I parked in the four-dollar lot. Believe it or not, it was one of the cheapest. I walked up to my building after shoving the wadded dollar bills into the box marked number 46 and laughed at myself. When was I ever going to be responsible enough to save enough money from each paycheck to pay for parking? I’d had another week to wait until the next payday, and already I was down to my last twenty-five dollars. I was never good at planning.

“G’ morning, Reese!” I said to the firm’s receptionist as I walked in. She was a dark-skinned girl who should have been a model. Her complexion was to die for, and her hair was long and straight. She’d always wear a freshly picked flower in her hair every Friday and had the warmest expression at any given time. She had all the patience in the world, and that may have been why the company hired her for the phones. Hardly anyone could tolerate the phones.

“Happy Friday, Evika! Oh,” her voice went low, “I have to warn you, the Birthday Committee kinda decorated.”

My head sank. “Aw, man. Are you serious? I was hoping I’d just get out of here alive without any damage,” I said with a small smile.

She giggled. “I’m sorry, I had no idea how to stop them. I know you don’t like a big to-do about your birthday.”

“No biggie. They mean well. Happy Friday, Reese. Gotta go clock in!”

“Bye, Evika.” Then she lowered her voice, “and happy birthday.”

I darted through the firm to reach my desk, last minute as always, clocking in at the very cusp of the minute-change. In my rush to my computer, I hardly noticed until looking up and finally getting settled that crepe paper streamed across my cubicle walls along with a Happy Birthday sign across the back wall. Well, there was no doubt that people would know it was my birthday. As I waited for the daily programs to open on my desktop, I thought about how long I’d been working there. I was hired in as a lien collector and was still doing that job after a year. It wasn’t a bad gig, but it wasn’t my forte. I was always getting stuck on the phone listening to the sob stories. It was surprising to anyone that knew me and my temper that I had a decent amount of patience on the phone. I guess I felt almost like I owed it to these people, to listen to them tell their story as to why they fell behind on bills. It really did make a difference when I had to call them back in a month to get the next payment. They remembered me. My tactic may not have brought in the most money, but at least I was consistent.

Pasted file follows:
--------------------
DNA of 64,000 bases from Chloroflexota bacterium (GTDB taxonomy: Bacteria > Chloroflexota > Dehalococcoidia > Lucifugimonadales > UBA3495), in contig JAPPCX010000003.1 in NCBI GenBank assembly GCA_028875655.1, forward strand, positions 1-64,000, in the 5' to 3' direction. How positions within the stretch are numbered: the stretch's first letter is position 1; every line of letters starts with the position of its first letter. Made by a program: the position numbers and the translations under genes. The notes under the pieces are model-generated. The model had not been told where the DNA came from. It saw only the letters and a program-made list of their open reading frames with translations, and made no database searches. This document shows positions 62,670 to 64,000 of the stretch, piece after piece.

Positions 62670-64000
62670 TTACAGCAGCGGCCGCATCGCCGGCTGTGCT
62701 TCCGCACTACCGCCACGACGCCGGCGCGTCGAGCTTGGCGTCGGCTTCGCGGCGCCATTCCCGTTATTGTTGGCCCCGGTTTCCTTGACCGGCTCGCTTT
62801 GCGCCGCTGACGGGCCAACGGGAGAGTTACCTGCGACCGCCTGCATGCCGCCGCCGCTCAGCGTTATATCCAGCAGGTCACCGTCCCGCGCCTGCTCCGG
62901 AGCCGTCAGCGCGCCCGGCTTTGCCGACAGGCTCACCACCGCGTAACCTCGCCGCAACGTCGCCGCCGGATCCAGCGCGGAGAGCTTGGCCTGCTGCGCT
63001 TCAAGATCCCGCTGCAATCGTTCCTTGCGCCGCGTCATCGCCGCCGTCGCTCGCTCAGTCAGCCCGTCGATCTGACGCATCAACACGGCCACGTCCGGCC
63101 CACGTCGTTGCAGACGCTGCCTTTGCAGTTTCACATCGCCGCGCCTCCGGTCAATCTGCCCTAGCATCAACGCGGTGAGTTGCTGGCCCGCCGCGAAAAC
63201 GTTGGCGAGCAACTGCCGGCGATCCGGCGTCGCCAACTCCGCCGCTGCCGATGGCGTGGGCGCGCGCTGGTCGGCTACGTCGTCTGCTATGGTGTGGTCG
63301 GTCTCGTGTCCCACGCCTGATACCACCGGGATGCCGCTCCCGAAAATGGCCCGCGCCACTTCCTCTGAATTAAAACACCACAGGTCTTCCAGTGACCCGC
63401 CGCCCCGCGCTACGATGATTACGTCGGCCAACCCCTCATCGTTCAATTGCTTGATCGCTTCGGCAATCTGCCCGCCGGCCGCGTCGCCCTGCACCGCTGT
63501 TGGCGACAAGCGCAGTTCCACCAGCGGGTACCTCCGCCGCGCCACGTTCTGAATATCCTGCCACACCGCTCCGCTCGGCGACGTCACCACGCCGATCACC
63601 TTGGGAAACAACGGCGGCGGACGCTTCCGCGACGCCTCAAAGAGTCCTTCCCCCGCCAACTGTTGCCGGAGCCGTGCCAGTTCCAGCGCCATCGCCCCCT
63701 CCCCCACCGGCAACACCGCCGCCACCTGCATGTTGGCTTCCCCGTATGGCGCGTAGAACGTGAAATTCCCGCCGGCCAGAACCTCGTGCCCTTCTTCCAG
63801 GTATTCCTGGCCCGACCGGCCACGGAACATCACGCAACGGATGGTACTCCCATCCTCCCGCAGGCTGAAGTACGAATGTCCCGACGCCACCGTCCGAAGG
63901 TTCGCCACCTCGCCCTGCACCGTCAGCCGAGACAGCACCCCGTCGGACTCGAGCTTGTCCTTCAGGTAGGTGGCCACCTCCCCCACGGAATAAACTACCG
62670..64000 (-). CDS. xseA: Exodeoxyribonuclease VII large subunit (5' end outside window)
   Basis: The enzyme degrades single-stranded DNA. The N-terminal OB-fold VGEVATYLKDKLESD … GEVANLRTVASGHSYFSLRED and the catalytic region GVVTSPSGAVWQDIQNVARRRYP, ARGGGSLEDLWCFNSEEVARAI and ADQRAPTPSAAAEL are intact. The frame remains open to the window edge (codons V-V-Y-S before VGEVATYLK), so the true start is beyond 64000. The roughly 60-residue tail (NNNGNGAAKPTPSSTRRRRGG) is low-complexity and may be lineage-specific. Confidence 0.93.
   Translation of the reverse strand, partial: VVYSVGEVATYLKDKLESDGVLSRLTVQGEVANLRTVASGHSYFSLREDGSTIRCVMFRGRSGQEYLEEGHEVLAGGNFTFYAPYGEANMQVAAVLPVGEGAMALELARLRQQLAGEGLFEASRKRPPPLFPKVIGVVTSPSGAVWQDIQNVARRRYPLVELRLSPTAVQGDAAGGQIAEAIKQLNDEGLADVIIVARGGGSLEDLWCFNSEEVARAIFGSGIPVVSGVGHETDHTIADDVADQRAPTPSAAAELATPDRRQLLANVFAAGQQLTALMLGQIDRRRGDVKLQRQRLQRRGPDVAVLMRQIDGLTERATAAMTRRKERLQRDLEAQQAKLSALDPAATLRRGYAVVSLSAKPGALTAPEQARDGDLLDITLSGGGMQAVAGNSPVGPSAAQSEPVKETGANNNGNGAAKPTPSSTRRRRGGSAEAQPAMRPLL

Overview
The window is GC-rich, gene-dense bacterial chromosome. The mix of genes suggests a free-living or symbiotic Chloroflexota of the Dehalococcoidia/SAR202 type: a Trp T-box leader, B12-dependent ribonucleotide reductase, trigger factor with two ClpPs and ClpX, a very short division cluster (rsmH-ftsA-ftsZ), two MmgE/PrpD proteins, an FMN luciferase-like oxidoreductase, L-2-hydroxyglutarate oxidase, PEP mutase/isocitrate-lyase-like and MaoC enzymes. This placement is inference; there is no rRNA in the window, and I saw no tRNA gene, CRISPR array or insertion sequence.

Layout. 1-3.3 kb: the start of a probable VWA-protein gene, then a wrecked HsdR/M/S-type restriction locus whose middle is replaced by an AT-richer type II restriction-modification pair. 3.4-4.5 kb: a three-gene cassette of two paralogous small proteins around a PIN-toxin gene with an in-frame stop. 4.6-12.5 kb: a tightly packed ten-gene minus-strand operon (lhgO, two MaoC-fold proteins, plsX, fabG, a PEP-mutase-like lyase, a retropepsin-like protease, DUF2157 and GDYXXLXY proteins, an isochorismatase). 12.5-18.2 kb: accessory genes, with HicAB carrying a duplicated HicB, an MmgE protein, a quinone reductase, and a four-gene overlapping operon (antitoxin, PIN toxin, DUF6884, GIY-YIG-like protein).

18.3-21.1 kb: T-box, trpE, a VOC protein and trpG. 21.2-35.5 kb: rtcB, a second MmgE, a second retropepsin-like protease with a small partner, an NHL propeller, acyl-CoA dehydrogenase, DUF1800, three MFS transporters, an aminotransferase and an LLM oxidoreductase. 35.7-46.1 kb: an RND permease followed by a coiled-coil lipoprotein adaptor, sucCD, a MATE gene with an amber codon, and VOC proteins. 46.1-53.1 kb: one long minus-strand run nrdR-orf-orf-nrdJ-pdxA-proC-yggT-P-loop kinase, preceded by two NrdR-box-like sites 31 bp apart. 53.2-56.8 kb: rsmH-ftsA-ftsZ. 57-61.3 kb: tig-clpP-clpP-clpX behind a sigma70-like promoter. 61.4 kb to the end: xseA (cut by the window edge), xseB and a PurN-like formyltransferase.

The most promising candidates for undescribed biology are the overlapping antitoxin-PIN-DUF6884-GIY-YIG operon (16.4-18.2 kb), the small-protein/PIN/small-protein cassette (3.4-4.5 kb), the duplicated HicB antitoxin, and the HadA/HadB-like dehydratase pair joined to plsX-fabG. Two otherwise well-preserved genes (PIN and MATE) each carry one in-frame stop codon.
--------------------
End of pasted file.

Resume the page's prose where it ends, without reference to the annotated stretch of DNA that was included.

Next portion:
Around eleven o’clock, my cell rang, so I took a morning break. Brittonia called me asking if I was still meeting the gang around nine o’clock at the Power House District, a multi-level building full of restaurants, clubs, and comedy holes.

“We’re starting out at the Shark Club tonight for the male review,” she said.

“What about dinner?” I asked her.

“Evika, chill. I got it covered.” She sounded frustrated that I would even think she didn’t have dinner taken care of, but I knew that her idea of covering it would be bringing a bag of bagels or something. I rolled my eyes.

“Okay,” I sighed, “see you guys later.”

“Tootles,” she said with fake enthusiasm. It made me wonder why the hell she was even attempting to throw me a party/get-together at all, but I knew it was probably just to keep her party girl status. Whatever. Anything was better than staying at home and sulking, even if I was out with a bunch of shallow bean poles.

After my long morning of random “happy birthdays,” a forty-five minute lunch that felt like ten minutes, and an excruciatingly long afternoon full of more random “happy birthdays,” I was finally free. The worst part of the day was over, and I couldn’t wait to switch gears, finally to get out that night. I ran to my car after clocking out, only to find that it was bucking when I turned the engine. I couldn’t believe it. Of all days! My AAA card was expired, so I couldn’t get a free tow. And the tow would have cost me more than just the fine for leaving my car in the lot the whole weekend, so I just walked to the bus stop at the corner. There went another five bucks. Maybe it was a sign. I’d planned on getting smashed for my twenty-first, and who knows how stupid I’d be? I considered my little predicament a blessing and figured it was God’s way of saving me from a horrible death, a massive twenty-car pile up caused by none other than Drunk Evika while taking a joy ride at four in the morning after getting home from total birthday-drinking annihilation. I knew how I was going to be, and there was no stopping me. I would have some drinks, and I would start thinking about her. It was better that the weapons of destruction were out of my reach.

Once I got to my apartment, I felt restless. I didn’t know what to do with myself for another three hours. I pondered a nap, but cleaning was needed. My living room was a mess, full of unfinished art projects. Thank goodness the webcam had only showed the kitchen when I talked with Joel that previous night; had he seen the mess in the living room, he would have killed me. That was just the way I was. I started something and just couldn’t finish it. Hell, I couldn’t even finish a good night’s sleep anymore. Story of my life.

I tidied up the living room a bit just to make myself feel better, but that took only an hour. I made my way to the kitchen and scoped through the cupboards. Ugh. There was next to nothing there. Ramen noodles were getting old, so I grabbed some chips and salsa to snack on for my dinner. It didn’t really bother me that there wasn’t a big variety of food to eat. I made do with what I had, but like every other subject I put on hold in my life, this lack-of-food situation would go on the back burner. I was going out, and I was going to enjoy myself. It was my damned birthday.